VP and Others Resign from Egypt’s Morsi-Led Government

Mahmoud Mekki (left) shaking the hand of President Morsi (right)

Mahmoud Mekki (left) shaking the hand of President Morsi (right) — Mekki has resigned

On Saturday, hours after the close of the final phase of the referendum, Vice President Mahmoud Mekki stepped down after having tendered his resignation a month ago. President Morsi apparently did not accept the resignation, leaving him to finish his duties, says Egypt’s Nile Television.

Hours before, the polls had closed in 17 of Egypt’s 27 provinces, where Egyptians had the opportunity to vote on the Sharia-based constitution that has been pushed through by President Morsi’s coalition of Islamists.

The first of the two-day constitutional referendum last Saturday was marred by a myriad of allegations of vote tampering. This led to a last chance protest called for Tuesday by the moderate National Salvation Front (NSF).

The Muslim Brotherhood called for protests on Friday. Riot Police have focused on keeping the protesting factions separated, but on Friday, violence erupted in Alexandria outside the Al-Qa’ed Ibrahim Mosque. At least 37 were injured. Over the past week, Morsi’s administration proposed Mubarak-style laws to limit protests. The protest law was earlier proposed by Essam Sharaf’s cabinet in Mar. 2011 criminalized protests, sit-ins and gatherings. The cabinet tried to justify the proposed law saying that such protests stall work in public and private institutions. The law was criticized by several human rights organizations, including Amnesty International. It was never implemented.

The atmosphere remains extremely tense, with children as young as 12 years old fighting in the protests.  Last week Human Rights Watch criticized Morsi’s poor treatment of protesters.

Both the Islamists and the NSF have been working furiously to educate the electorate and sway voters. Muslim Brotherhood’s Freedom and Justice Party officials acknowledge that they did not receive much of the “yes” vote in Cairo, and have embarked on a street-based campaign. NSF members and the Apr. 6 movement continue to knock on doors.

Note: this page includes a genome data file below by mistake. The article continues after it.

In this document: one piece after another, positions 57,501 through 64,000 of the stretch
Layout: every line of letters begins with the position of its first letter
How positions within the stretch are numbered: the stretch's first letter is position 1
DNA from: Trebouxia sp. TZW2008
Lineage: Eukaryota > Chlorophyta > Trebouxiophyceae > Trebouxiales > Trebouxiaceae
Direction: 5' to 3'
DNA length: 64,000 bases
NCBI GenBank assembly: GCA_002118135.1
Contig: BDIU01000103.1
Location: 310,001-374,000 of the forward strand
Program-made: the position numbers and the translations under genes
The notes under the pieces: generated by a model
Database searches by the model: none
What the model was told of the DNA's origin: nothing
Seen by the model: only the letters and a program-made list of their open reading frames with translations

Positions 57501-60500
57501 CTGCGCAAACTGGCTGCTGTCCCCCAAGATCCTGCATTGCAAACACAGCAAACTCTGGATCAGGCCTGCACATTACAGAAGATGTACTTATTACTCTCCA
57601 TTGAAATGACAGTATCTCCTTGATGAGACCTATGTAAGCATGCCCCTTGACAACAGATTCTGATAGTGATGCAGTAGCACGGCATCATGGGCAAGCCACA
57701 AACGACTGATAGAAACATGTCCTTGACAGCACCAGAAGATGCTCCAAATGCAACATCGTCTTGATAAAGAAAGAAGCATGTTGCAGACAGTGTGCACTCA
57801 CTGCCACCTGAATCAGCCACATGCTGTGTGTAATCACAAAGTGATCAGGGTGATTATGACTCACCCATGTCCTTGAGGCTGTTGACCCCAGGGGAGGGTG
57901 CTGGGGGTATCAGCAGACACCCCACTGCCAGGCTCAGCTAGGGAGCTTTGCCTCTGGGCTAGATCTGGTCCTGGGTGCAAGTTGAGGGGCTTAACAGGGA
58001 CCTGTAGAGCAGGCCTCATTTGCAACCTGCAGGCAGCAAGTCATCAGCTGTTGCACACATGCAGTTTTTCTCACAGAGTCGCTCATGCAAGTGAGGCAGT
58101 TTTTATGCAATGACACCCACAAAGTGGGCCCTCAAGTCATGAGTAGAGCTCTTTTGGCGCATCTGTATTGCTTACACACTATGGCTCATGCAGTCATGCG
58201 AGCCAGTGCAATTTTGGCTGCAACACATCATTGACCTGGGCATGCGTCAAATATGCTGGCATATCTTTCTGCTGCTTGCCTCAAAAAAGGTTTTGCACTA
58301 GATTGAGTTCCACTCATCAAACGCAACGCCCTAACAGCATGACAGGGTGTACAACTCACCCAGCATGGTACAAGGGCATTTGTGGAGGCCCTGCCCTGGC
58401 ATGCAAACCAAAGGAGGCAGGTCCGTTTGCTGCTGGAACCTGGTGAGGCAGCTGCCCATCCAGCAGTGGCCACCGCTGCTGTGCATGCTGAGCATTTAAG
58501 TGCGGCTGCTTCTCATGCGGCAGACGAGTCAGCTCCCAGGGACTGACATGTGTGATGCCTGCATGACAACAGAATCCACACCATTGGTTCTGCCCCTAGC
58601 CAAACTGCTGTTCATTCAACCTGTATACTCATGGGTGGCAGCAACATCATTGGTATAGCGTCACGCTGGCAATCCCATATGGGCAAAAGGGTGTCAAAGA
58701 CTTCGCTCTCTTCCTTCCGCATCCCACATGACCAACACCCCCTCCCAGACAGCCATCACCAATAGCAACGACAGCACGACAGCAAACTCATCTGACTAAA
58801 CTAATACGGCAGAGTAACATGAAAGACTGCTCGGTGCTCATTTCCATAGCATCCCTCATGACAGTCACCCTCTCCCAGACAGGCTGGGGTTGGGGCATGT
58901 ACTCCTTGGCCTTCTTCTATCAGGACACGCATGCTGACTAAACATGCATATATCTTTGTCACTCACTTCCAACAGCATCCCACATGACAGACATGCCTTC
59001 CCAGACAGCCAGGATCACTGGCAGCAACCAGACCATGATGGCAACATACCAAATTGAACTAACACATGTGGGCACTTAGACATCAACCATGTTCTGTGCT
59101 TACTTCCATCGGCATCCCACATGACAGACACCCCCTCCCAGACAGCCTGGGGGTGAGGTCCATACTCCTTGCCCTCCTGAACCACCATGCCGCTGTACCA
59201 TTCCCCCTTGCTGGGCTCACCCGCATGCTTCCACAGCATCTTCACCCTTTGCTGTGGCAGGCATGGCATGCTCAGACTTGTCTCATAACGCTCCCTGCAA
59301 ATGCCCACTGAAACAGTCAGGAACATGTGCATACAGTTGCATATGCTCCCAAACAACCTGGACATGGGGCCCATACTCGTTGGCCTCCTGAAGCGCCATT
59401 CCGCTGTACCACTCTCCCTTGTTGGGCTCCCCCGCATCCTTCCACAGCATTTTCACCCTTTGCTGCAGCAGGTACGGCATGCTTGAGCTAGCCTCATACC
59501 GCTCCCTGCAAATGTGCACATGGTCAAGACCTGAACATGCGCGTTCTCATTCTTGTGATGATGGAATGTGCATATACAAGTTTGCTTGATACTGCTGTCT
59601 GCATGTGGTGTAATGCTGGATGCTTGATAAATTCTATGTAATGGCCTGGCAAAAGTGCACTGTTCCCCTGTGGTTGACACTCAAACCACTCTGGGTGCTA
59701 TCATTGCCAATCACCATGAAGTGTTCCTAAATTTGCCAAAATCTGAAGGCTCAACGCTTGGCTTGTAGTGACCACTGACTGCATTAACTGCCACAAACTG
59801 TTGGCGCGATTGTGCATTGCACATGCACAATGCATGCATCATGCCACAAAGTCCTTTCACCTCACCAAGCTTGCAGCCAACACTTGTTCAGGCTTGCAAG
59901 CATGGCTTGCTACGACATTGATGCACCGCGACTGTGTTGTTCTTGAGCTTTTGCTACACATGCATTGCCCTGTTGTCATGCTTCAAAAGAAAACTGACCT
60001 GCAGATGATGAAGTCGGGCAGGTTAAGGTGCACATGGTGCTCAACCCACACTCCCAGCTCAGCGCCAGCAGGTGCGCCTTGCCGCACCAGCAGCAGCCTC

The Secretary General of the Supreme Electoral Committee (SEC), Zaghloul Al Belshy, resigned on Tuesday. Sources informed Daily News Egypt that the resignation was as a result of the current situation in Egypt. The SEC confirmed the resignation, citing an emergency eye operation instead.

The SEC has since touted that, despite announcements by various Judges’ Clubs to boycott, 6,700 judges would to oversee the election. The opposition states the number is probably closer to 3,500 and they these will not be judges but lawyers. As a result of a 2006 ruling, they have a level of judicial power that can be applied in the case of elections and referendums.

On Wednesday, NSF leadership met with Aly Erfan, a member of the SEC Secretariat, to discuss judicial oversight of the referendum. The NSF called for allowing all observers who have the observer cards to monitor the voting process from the moment ballot boxes are opened to closing and counting the votes.

Additional demands by the NSF include the release of the names of all judges, which polling stations they will oversee, and the requirement that judges hang their identifications cards around their necks.

Prosecutor General Tala’at Abdallah, who was appointed after Morsi’s controversial Nov. 22 declaration, resigned on Monday. The resignation was not accepted and he revoked the resignation three days later. Sources have told Egyptian media that they believe that politicking by the Muslim Brotherhood had led to Abdallah rescinding his resignation.

The Supreme Constitutional Court (SCC) continues to be vilified in the media by the Muslim Brotherhood and has hit back at a statement released by the Presidency to the media. The SCC cited “falsehoods and inaccuracies” and highlighted the fact that sit-ins by Morsi supporters had prevented them from attending work.

The Muslim Brotherhood’s prioritization of the Sunni rebellion in Syria remained atop the agenda this week. In spite of the NSF protests on Tuesday, joint representative of the United Nations and Arab League, Lahkdar Brahimi, visited Cairo. He met with Foreign Minister Mohamed Amr, primarily to discuss plans to establish a headquarters for the Syrian opposition coalition in Egypt.

Morsi continued with his strategy of tokenism and invited four leaders of the NSF to debate the proposed constitution on Friday. The NSF responded with indignation at the alacrity of the invitation midway through the referendum process.  “What are we going to debate? … These guys have finished their job,” quipped Khaled Dawood, senior NSF member. Another Leader of the NSF, Amr Moussa said in a letter to the Constituent Assembly that there was not as much of a need for a debate as there is a need to face the reality that there is no national consensus over the draft constitution.

Nobel Laureat and NSF Coordinator, Mohammed ElBaradei, said in a national television address  that the draft constitution allows the trials of civilians before military courts and threatens judicial independence, among other issues. He described the draft as disfigured and without a vision.

“Return the 1971 Constitution, form a new assembly to draft a constitution for all Egyptians, form a government with competent people… the ballot box is flawed because it is tainted by rigging,” ElBaradei said.


  1. Reblogged this on Autumn Logan.

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